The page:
The neighborhood a child grows up in may influence their health for years to come in previously invisible ways.
A long-term study of 2,000 children born in England and Wales and followed to age 18 found that young adults raised in communities marked by more economic deprivation, physical dilapidation, social disconnection and danger display differences in the epigenome — the proteins and chemical compounds that regulate the activity of their genes.
The researchers say the study lends support to the hypothesis that gene regulation may be one biological pathway through which neighborhood disadvantage “gets under the skin” to engender long-term health disparities.
The differences were identified in genes previously linked to chronic inflammation, exposure to tobacco smoke, outdoor air pollution, and lung cancer and may put these people at risk for poorer health later in life. Epigenetic differences remained even after taking into account the socioeconomic conditions of children’s families, and were seen in young adults who did not smoke or display evidence of high inflammation.
“These findings may help explain how long-term health disparities among communities emerge,” said Aaron Reuben, a Ph.D. candidate at Duke who was the study’s lead author. “They also tell us that children who look the same physically and are otherwise healthy may enter adulthood wired at the cellular level for different outcomes in the future.”
It’s not possible to know yet whether these differences are lasting or could be modified, Reuben said. “That is something we will need to continue to evaluate.”
The study, appearing this month in the journal JAMA Network Open, drew from diverse data sources to characterize the physical, social, economic, and health and safety characteristics of children’s neighborhoods across their childhood and adolescence. Data were gathered from local government and criminal justice databases, systematic observation of neighborhood conditions (via Google Street View) and detailed surveys of neighborhood residents. Researchers combined this high-resolution multi-decade neighborhood data with epigenetic information derived from blood drawn from participants at at age 18.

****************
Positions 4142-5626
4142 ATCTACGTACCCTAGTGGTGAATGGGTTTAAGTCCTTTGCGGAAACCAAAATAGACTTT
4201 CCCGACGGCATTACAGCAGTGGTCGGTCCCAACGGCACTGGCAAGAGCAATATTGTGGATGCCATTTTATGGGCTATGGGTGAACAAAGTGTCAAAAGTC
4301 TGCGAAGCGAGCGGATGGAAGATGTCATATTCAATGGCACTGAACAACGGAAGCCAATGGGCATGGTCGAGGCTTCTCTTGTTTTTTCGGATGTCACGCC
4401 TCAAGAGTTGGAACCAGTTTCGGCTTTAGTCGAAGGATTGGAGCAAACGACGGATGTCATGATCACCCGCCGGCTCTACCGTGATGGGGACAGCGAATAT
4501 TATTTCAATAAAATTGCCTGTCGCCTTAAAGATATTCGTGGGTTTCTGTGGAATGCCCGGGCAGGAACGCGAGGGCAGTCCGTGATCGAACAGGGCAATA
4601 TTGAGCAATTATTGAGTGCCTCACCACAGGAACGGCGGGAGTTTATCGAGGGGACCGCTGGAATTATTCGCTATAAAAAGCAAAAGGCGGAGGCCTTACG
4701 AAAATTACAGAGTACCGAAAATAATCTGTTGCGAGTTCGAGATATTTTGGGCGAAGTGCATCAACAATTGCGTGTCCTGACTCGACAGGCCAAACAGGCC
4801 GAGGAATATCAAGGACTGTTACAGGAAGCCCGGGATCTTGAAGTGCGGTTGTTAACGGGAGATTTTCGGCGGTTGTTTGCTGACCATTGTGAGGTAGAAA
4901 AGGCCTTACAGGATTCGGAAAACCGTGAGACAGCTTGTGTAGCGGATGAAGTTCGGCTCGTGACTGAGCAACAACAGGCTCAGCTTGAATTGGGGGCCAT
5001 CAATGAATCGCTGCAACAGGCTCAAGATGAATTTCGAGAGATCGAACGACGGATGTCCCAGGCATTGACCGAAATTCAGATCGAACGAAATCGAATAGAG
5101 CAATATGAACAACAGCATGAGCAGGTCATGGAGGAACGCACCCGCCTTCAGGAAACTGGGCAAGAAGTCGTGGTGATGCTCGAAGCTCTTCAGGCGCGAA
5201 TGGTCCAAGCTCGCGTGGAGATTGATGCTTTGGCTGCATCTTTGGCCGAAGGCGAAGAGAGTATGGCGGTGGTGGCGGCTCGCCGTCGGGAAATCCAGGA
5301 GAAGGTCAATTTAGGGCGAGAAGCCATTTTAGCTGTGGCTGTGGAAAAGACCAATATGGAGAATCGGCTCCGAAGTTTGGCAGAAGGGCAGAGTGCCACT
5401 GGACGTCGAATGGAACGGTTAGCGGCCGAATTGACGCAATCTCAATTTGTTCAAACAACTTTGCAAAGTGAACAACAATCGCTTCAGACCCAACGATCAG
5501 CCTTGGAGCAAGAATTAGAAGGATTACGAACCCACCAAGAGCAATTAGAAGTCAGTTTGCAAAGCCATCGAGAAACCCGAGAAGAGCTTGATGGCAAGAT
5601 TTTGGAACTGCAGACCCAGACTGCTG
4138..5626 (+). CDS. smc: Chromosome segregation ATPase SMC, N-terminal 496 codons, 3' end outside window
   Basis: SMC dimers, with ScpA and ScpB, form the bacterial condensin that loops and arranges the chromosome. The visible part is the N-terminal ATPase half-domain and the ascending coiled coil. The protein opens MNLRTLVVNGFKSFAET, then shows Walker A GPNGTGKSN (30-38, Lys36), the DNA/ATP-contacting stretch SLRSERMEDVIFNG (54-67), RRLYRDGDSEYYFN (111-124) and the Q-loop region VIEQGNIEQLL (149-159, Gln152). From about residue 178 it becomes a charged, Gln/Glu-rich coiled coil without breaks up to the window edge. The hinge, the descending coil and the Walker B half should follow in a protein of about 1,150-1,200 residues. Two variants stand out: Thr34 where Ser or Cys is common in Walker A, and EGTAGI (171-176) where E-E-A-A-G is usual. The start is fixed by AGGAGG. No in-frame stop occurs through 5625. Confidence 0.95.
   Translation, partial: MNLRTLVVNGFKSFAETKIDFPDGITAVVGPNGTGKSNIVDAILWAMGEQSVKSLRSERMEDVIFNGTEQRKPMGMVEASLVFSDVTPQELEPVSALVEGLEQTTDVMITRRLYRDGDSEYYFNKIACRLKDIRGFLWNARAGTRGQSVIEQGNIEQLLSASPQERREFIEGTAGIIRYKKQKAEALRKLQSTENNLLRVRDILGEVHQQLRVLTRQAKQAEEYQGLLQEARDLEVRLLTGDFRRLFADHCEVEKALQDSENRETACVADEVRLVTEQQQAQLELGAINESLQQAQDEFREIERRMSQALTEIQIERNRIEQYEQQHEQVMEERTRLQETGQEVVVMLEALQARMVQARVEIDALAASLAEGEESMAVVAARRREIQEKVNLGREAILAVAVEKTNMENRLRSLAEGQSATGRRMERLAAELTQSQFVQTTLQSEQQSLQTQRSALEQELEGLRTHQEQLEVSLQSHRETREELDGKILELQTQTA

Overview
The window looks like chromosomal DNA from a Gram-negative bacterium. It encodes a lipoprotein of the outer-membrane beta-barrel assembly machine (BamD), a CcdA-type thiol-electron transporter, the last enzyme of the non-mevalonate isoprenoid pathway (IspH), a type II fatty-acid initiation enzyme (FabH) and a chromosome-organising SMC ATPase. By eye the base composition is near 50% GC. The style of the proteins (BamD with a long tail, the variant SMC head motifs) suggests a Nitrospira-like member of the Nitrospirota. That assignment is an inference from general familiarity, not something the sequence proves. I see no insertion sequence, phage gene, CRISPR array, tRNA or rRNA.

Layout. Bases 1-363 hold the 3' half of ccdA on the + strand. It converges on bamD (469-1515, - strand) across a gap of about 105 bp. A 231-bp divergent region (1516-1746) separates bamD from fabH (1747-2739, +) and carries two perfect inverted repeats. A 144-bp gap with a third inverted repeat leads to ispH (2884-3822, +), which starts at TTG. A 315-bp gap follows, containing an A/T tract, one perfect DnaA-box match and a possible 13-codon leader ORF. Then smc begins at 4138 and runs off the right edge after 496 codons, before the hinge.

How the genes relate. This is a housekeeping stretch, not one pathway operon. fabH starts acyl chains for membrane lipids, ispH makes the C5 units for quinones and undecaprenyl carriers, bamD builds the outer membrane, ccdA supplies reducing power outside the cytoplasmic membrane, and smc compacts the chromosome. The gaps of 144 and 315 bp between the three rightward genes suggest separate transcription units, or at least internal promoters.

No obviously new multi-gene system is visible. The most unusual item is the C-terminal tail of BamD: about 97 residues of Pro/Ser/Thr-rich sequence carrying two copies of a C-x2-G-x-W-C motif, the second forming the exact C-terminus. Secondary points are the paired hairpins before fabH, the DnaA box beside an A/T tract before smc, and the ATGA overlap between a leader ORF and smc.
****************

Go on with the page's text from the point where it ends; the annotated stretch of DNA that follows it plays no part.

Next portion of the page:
“The research is an important reminder that geography and genes work together to shape our health,” said Avshalom Caspi, the Edward M. Arnett Professor of Psychology & Neuroscience at Duke and a senior author on the study.
In a journal commentary that accompanied the study, psychiatric epidemiologist at Harvard Medical School Erin Dunn noted that neighborhood-induced gene regulation differences “are likely implicated in many adverse health outcomes, spanning from mental health disorders to cancer, obesity, and metabolic diseases.” She writes, “I hope that studies like this by Reuben and colleagues will prompt researchers to explore these complex concepts and to bridge social determinants of health with epigenetic processes.”